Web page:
Pot was good living for farmers in former logging and fishing towns in rural California, where a pound of average bud provided legally to a dispensary in town could fetch you $3,000 or more — still less than half what the real outlaws making deals to ship pounds east to Chicago and New York City with various criminal organizations could fetch.

Now, there are art-directed, venture-backed brands with international name recognition sold at stores that lifestyle magazines gush over, using state-of-the-art point-of-sales systems — sophistication and innovation that has required capital.

For the past few decades, the semi-legal nature of medical marijuana has been an economic boom to otherwise-desolate rural communities along the US-101 Redwood corridor, towns that economists say are some of the most cash-rich places in the state.

Now the rush to enter the cannabis industry is transforming towns and cities that already enjoy industry.

In Sonoma County, former vineyards are preparing to transition to growing cannabis. In the Mojave Desert, economically depressed towns are replacing aerospace firms with massive growhouses and vape pen cartridge oil processing facilities. Conservative business groups representing real estate interests now seek out cannabis industry figures for meetings. Emeryville may become home to a massive facility for third-party cannabis potency and cleanliness testing, soon to be mandated for the first time under MMRSA.

It remains to be seen exactly what future consumers will want in cannabis — whether it will be vape pens sold in a boutique, artisan flowers via delivery, or packs of cheap pre-rolls bought in gas stations or at 7-Eleven.

But what is clear that the industry is maturing past its outlaw social justice roots, and leaving some of its progenitors out.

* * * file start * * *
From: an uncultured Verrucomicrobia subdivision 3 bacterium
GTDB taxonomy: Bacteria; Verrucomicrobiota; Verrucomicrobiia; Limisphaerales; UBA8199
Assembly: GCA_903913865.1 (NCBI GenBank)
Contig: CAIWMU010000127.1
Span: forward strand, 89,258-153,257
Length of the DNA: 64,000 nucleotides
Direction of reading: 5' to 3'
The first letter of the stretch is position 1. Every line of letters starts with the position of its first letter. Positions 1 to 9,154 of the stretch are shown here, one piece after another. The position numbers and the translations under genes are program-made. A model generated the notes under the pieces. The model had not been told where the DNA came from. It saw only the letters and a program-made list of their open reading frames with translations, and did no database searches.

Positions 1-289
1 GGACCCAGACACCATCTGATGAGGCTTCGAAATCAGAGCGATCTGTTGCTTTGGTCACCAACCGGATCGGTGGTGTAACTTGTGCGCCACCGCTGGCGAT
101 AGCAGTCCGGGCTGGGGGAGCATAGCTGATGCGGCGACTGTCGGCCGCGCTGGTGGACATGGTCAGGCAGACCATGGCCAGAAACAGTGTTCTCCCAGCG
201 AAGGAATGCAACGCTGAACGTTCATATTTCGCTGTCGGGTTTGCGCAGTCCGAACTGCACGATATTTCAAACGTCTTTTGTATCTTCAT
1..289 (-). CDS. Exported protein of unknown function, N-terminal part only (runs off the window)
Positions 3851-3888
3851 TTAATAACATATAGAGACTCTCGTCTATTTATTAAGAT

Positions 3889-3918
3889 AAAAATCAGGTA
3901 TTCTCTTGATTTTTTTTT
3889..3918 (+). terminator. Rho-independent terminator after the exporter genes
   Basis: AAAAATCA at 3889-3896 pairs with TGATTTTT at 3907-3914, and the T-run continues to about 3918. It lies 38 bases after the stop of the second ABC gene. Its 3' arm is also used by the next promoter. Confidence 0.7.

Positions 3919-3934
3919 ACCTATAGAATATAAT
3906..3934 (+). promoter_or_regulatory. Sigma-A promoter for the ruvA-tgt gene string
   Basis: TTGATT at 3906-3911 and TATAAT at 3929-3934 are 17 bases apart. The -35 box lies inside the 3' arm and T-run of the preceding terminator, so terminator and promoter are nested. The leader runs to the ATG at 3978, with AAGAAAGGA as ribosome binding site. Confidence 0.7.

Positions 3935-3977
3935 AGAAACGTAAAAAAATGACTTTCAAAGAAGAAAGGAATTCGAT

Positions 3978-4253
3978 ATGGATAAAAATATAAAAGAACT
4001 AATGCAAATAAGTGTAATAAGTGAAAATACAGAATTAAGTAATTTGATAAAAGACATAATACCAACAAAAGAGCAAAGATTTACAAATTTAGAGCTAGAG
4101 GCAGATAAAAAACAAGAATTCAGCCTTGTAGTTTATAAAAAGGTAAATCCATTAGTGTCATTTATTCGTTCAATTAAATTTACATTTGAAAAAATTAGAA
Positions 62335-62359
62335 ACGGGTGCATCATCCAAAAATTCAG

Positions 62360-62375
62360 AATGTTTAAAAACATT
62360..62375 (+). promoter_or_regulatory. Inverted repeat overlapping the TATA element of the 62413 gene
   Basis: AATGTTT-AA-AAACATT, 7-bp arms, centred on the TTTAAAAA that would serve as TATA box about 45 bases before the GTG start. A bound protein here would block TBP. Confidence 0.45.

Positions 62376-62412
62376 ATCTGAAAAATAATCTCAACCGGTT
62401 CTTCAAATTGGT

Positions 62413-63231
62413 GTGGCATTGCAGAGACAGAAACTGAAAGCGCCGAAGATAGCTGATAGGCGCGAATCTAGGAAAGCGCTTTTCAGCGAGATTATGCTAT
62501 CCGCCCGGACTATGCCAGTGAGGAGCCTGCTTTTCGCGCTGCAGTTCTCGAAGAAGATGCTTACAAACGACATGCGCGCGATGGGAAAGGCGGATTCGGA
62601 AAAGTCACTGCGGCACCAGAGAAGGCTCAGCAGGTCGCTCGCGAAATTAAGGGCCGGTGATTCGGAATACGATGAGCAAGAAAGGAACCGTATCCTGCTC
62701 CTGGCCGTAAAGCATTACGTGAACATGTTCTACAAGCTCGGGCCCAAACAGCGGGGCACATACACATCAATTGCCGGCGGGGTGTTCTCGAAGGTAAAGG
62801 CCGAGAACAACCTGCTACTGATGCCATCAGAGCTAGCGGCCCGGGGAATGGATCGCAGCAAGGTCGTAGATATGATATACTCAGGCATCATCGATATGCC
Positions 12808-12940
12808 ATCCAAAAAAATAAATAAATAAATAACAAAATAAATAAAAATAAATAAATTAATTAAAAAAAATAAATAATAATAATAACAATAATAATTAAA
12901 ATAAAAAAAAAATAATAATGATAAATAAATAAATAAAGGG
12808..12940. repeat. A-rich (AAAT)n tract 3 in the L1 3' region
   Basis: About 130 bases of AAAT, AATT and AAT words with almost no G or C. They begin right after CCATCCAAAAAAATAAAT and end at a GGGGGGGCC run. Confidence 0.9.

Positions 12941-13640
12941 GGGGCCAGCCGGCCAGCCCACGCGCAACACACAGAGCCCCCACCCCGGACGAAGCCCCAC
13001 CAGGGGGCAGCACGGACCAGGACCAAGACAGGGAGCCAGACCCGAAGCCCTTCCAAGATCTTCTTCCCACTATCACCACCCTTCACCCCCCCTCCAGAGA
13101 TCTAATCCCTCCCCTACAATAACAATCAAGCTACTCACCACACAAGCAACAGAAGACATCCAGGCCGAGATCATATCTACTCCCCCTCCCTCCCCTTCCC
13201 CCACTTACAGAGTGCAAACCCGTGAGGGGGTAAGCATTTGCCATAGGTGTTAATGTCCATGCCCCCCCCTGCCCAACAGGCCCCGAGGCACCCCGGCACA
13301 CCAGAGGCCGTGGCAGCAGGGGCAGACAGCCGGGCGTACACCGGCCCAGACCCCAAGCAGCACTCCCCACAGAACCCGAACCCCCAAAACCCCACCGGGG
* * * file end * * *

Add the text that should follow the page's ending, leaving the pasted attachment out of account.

In this, there is a brutal irony. For decades, all cannabis producers and sellers wanted was to be treated like any other industry, advocates and farmers said again and again. But every other industry is dominated by big business. Now that big business is here, some of those same people are pining for the bad old days of helicopter raids and black market prices.

"Back in the day, really alls you had to do was have the will to take on the federal government — and that was about it," says Aundre Speciale, a longtime activist with deep hippie roots. In the late 1980s and early '90s, she rode a bus around the country promoting hemp with Jack Herer, an author and agitator revered as a hero of the movement (who today is best remembered as the namesake for a popular strain of sativa).

"That meant a lot of marginalized people were participating," she says. "There were so many risks that the people who were willing to take them were the ones who had nothing to lose... Big business didn't want to touch it."

Speciale now runs dispensaries in Oakland, Berkeley, and Sacramento. She is the kind of person who says things like "love is the best business model" — and means it. Such holdovers from the activist era still doing business in the age of capital-backed cannabis can be counted on one hand. And there are fewer every day.


About The Author

Chris Roberts

Chris Roberts has spent most of his adult life working in San Francisco news media, which is to say he's still a teenager in Middle American years. He has covered marijuana, drug policy, and politics for SF Weekly since 2009.